According to the complaint, the association discovered the damage hidden from view in its exterior walls after conducting a thorough review of the properties. Then it made a claim to the insurer. What then happened is in the post. The association alleges that the insurer failed to provide a reasonable explanation of the policy language it says supports the denial.
TAKEAWAY: Make sure your condo or homeowners association has the coverage it should have, not just coverage. Review the policy with a community association lawyer.
In the post on Thursday 12/22/2022 we read: ‘I lost my temper’: Neighbor allegedly murdered elderly HOA President and her husband after laundry room dispute. The arrest affidavit says that a laundry room dispute escalated to deadly violence. Defendant Hugh Hootman, 75, was arrested for murdering Ginger Wallace and Henry Wallace, both 81. Hootman lived in the condo above the Wallaces. The Wallaces were retired. According to the arrest affidavit, police received several 911 calls about the shooting.
Hootman’s wife said he shot the downstairs neighbors. Why? See the post. Police arrived to find two people dead on the walkway outside apartment 4. Hootman, the slain couple’s upstairs neighbor, was taken into custody without incident. The post contains a description of the scene by the police. After being read his rights, Hootman said that several days before Henry Wallace had come to his (Hootman’s) apartment and confronted his wife Susan Hootman. What Henry Wallace was upset about is in the post. Hootman said that Henry Wallace cussed and yelled at his wife which made her very upset.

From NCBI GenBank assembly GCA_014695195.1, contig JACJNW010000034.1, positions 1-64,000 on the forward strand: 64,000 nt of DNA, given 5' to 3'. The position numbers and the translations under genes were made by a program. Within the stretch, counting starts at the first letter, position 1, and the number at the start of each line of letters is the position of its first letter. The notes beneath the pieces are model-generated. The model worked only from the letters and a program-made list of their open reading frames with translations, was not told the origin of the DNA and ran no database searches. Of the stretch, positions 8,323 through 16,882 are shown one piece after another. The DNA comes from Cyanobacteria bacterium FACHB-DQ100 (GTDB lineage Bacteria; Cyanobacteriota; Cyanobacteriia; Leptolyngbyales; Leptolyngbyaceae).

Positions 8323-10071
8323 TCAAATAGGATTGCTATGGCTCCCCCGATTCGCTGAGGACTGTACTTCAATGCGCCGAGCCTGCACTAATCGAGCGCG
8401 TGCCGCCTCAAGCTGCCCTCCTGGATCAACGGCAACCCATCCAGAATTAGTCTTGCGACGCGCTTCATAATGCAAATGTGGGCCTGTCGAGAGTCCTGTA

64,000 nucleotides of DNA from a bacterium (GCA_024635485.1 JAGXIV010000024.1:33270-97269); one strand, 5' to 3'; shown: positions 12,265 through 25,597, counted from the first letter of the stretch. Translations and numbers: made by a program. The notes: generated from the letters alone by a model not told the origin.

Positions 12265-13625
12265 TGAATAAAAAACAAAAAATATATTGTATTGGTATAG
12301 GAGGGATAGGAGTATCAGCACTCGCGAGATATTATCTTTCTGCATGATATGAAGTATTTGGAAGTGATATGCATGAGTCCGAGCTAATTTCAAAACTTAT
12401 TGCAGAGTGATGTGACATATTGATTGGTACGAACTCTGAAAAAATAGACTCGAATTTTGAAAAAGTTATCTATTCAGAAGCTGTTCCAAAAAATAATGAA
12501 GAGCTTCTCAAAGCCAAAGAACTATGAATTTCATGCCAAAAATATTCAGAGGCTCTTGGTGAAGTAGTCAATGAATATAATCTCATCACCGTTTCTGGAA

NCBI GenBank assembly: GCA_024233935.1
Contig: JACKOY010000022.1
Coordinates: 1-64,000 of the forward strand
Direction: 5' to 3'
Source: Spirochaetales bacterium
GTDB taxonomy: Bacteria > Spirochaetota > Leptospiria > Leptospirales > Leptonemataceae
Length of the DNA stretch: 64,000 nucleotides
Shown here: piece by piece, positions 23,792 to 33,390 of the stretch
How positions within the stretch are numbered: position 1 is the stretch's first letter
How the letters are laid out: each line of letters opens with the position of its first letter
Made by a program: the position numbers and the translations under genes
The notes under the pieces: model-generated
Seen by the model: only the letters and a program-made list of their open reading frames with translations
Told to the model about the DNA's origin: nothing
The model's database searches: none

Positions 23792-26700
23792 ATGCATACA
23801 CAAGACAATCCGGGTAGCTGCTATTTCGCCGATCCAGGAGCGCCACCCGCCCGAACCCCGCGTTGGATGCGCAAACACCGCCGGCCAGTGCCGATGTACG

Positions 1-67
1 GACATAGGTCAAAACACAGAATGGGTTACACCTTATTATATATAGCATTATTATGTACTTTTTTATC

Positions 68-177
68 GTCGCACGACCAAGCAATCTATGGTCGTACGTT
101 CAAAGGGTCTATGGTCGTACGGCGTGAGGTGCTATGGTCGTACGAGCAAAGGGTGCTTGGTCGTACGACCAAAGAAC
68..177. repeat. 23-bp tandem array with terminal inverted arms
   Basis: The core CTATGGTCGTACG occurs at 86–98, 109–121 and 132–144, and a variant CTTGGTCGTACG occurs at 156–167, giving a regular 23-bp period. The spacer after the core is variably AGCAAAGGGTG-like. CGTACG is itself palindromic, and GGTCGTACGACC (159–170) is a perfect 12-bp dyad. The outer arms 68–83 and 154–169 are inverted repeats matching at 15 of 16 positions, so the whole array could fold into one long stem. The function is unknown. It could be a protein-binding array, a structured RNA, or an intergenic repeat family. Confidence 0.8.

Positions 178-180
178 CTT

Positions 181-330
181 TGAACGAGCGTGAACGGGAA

Then a few days later Hootman checked his mail at the community mailbox. He ran into Henry Wallace. What Hootman requested, and Wallace refused, is in the post. So Hootman lost his temper. What Hootman stated he did next is detailed in the post. Ginger Wallace then left her home “yelling and screaming,” Hootman said. Hootman did not know what she was yelling. What he said she did is in the post. Then he raised his pistol again with both hands and fired two more shots at Ginger Wallace. Hootman said that after that he returned to his apartment and acted as described in the post.
TAKEAWAY: Strange things happen in all parts of the world – but it is good for any condominium or homeowners’ association to have in place a response plan for many different disaster scenarios.
The post on Friday 12/23/2022 was about a United Furniture employee: Company-wide termination ‘tore me apart’. She was looking forward to a big family Thanksgiving when Toria Neal got a text that upended her life: the mother of four was losing her job, along with everyone else in her company.